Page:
Tips for the Borderline Hoarder
We get it: it’s hard to get rid of things that have that nostalgia factor or bring back treasured memories. Especially if you’ve lost a loved one, or are especially attached to a certain period in your life. Getting rid of things that have sentimental value is just hard. Add to that a desire to be frugal, to make things last and not to waste, and you have a person who just can’t seem to get rid of anything. We’ve all been there.
However, there comes a point when saving things goes from simply keeping memories alive to outright hoarding. Real-life hoarding is often symptomatic of trauma or mental health issues, and something that should never be made light of. If you think your reluctance to get rid of anything may be bordering on a problem, there are ways to get yourself back in order, save space and get rid of things you don’t need. It’s just a matter of following a few steps to get back on track.
We’ve listed our ideas below.
Enlist a Friend
Asking a trusted person to assist you in purging items can be a big help. Someone who knows you well enough to know which items are truly important, but who is also unbiased enough to tell you when you’re hanging on to things you genuinely don’t need. They can be the voice of reason, a clear-headed person who will help you sort through your stuff and organize it accordingly.
Sometimes it’s just as simple as having someone who will take your junk to Goodwill for you, so you don’t have to. Just having a person there who is willing to take a few steps on your behalf can make all the difference.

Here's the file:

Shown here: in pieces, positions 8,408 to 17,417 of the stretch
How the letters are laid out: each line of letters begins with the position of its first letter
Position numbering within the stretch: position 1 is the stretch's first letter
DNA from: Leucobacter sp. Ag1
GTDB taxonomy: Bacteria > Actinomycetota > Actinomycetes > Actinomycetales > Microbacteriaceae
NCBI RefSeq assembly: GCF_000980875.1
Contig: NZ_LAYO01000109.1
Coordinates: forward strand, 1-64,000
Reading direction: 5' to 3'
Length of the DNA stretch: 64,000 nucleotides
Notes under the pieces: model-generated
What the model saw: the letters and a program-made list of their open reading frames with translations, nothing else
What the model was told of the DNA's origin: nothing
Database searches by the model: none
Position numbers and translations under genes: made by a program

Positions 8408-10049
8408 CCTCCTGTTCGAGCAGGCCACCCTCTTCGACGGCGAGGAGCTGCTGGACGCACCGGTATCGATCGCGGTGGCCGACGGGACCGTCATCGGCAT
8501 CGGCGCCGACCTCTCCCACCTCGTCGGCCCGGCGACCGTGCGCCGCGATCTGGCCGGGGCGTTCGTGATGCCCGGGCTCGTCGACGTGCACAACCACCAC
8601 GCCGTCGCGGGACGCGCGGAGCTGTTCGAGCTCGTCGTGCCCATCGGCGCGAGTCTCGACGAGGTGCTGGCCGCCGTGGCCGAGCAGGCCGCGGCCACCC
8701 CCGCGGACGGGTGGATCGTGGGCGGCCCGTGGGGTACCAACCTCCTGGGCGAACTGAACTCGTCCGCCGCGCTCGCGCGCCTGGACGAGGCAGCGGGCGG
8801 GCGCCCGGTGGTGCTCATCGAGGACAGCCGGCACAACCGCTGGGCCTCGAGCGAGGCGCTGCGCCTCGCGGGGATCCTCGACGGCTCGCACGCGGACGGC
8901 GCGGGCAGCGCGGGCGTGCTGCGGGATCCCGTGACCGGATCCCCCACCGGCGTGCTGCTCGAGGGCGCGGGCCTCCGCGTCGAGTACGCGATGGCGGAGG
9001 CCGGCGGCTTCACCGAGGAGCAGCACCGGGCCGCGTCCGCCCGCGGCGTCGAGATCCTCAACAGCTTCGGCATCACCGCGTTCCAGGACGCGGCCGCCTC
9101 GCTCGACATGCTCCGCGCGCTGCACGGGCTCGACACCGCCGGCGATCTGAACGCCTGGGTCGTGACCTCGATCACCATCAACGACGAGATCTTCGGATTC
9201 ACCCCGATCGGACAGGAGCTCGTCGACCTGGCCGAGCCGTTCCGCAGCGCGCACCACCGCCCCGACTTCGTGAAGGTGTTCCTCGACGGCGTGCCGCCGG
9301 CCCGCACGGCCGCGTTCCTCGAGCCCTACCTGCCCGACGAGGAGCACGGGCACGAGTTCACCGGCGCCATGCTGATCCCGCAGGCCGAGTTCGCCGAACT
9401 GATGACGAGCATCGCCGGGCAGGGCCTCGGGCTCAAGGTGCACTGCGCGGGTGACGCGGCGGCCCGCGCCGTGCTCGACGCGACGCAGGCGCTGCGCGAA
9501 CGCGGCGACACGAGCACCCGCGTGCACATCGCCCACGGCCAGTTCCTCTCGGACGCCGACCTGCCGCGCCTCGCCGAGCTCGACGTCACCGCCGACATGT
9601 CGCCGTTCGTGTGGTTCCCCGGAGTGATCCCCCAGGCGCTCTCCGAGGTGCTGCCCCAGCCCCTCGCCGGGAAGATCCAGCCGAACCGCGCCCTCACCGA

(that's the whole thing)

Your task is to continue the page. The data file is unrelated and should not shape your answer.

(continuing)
“Sparking Joy” and other Trendy Ideas
We’ve all seen the Netflix show, or at least heard about it. The thing is, Marie Kondo’s philosophy became so popular because there is wisdom in the idea.
When going through your hoarded items, pause with each one and ask yourself the hard question. “Do I really love this item, or am I just clinging to it out of fear/frugality/habit?” If the answer isn’t “Yes, I love this!”, chuck it.
If you want to go a step further, ask yourself, even if the items you LOVE, “Do I use this? Is it of use to me?” If not, consider donating it to someone who will benefit from the item even more than you can.
Even after purging items, you may still find yourself in possession of a lot of stuff. For collectors, those who sell online, or just have a lot of memories to safeguard, using your house to store this stuff is what begins the hoarding mentality. Better to protect these items by keeping them in a private space denoted just for them. Whether that’s a special room in the basement or attic, or Custom Storage Solutions, such as a rented unit or purchased storage building, is up to you.
Delegating a private space to your treasured item will protect them for years to come and keep your living space free of clutter, which will help your mental health and discourage any future hoarding behaviors.
Try these tips and see if perhaps you can’t before it begins. There’s absolutely nothing wrong with keeping items that mean a lot to you; it’s all about balance and knowing the difference between what’s important and what is junk.